enhancements.                                            families’ kitchens to transfer baskets of goodies
    EAGLE-EYED June Osterberg of                         back and forth. In a similarly emotional experi-
Washington Square Bear Repair fame has                   ence, Chapin Coit, whose great uncle’s archi-
turned her attention to the reassembly and               tectural legacy is our own Coit Tower, and his
reinstallation of the sadly felled and much              wife, Barbara, recently visited their home town
missed Matteucci clock on Columbus Avenue.               of Buffalo, NY, where they stepped inside his
Keep posted for updates.                                 great-great-grandfather’s house...built in 1814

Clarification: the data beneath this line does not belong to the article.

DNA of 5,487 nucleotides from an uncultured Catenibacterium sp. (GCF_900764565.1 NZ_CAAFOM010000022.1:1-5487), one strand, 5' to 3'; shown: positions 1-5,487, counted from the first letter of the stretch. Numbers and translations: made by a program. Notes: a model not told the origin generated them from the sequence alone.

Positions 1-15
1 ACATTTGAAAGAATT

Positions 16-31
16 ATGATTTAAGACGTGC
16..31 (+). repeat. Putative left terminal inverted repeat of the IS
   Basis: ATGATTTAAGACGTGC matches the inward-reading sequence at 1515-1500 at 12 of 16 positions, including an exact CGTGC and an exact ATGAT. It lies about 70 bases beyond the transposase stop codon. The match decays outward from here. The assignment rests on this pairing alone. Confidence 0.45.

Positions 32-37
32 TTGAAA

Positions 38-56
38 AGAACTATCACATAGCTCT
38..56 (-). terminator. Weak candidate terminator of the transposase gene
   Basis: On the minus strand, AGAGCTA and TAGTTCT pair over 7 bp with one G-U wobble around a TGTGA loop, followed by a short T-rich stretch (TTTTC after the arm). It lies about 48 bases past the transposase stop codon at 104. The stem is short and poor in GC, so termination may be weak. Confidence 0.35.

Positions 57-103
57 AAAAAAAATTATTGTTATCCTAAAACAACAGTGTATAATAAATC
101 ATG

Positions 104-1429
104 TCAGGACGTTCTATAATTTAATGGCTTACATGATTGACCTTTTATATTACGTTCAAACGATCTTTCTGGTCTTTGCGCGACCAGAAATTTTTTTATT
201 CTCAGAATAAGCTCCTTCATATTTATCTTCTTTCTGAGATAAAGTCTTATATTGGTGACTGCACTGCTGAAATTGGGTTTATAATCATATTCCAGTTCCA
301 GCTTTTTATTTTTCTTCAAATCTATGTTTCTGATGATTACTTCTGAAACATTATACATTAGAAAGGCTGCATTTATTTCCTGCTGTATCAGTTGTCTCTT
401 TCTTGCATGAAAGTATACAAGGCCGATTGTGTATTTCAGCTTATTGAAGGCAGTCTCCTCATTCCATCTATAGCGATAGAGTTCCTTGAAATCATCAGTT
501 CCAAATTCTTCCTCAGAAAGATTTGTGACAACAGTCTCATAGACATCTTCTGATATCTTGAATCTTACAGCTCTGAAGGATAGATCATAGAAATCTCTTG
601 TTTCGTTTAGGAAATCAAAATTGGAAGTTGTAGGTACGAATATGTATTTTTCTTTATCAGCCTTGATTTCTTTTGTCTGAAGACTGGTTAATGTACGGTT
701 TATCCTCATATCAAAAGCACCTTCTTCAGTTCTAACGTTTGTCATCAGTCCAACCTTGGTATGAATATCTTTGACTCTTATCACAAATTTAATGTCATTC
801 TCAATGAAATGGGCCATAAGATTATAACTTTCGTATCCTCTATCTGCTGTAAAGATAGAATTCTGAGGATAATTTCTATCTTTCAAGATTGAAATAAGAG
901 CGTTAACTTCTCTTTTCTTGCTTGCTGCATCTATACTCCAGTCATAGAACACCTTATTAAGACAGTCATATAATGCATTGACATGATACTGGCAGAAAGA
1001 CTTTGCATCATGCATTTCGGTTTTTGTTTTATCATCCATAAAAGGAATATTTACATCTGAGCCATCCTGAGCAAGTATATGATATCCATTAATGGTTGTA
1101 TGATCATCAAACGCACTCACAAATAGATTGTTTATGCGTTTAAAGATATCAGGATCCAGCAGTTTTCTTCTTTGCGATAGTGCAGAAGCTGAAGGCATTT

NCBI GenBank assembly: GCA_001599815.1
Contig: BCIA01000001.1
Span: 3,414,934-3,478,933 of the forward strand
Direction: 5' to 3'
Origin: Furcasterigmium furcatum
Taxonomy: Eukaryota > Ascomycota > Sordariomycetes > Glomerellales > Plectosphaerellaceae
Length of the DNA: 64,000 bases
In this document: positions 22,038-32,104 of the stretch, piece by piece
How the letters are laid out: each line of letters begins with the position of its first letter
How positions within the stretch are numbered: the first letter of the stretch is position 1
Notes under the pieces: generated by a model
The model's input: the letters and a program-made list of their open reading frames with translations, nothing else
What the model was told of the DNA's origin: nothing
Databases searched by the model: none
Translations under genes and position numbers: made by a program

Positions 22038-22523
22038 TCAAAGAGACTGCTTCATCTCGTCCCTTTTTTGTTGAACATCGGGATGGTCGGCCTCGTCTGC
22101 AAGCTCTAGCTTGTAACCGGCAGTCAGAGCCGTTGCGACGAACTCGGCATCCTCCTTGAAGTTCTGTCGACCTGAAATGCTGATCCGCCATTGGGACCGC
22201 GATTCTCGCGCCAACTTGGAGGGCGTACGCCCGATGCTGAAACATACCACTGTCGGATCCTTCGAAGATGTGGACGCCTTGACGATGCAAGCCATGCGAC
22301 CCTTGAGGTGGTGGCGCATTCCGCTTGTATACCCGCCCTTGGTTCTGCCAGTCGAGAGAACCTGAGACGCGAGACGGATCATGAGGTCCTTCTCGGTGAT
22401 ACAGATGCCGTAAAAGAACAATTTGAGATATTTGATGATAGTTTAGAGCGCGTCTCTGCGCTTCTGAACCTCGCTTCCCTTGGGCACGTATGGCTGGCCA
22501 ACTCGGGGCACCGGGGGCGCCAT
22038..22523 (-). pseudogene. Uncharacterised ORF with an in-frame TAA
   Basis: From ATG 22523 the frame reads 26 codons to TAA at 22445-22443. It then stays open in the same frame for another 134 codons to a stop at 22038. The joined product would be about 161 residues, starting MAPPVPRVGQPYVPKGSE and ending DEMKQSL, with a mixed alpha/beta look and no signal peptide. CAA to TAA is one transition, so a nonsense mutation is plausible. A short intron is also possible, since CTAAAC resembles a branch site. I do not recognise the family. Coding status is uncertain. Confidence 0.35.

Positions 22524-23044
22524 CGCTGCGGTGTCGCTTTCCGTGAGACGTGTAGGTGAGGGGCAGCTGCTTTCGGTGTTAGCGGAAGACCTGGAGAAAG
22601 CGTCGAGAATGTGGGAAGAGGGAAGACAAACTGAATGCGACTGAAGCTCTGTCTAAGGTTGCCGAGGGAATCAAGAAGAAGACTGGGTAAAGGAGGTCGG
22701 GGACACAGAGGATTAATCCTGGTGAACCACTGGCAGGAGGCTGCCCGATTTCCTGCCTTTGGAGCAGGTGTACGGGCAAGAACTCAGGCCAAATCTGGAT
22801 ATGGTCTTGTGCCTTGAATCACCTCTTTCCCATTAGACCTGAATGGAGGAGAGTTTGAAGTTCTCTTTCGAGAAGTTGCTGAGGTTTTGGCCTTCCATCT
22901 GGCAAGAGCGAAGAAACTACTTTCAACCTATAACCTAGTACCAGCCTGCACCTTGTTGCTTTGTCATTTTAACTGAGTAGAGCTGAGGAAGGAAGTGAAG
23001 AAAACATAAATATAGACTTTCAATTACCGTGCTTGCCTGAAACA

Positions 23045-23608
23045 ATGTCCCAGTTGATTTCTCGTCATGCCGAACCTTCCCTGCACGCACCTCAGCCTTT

At least two THDers participated in the              and now under restoration as an historic home
remarkable 3-DAY BREAST CANCER                           and interpretive museum.
AWARENESS WALK from San Jose to San                           TIRED OF PIZZA AND PASTA? You’ve
Francisco...I, who trudged every inch of 60+             been saved. World-famous gospel singer/restau-
miles, gaining admiration for the word “awe-             rateur Emmit Powell and former cable car bell
some”.... and survivor volunteer, Pat Lorentzen,         champ turned S.F. police officer, Carl Payne,
who handed out commemorative tee shirts and              teamed up to bring genuine soul food (I kid you
appreciative hugs to 3,000 bruised, blistered,           not) to North Beach. So...when you are really,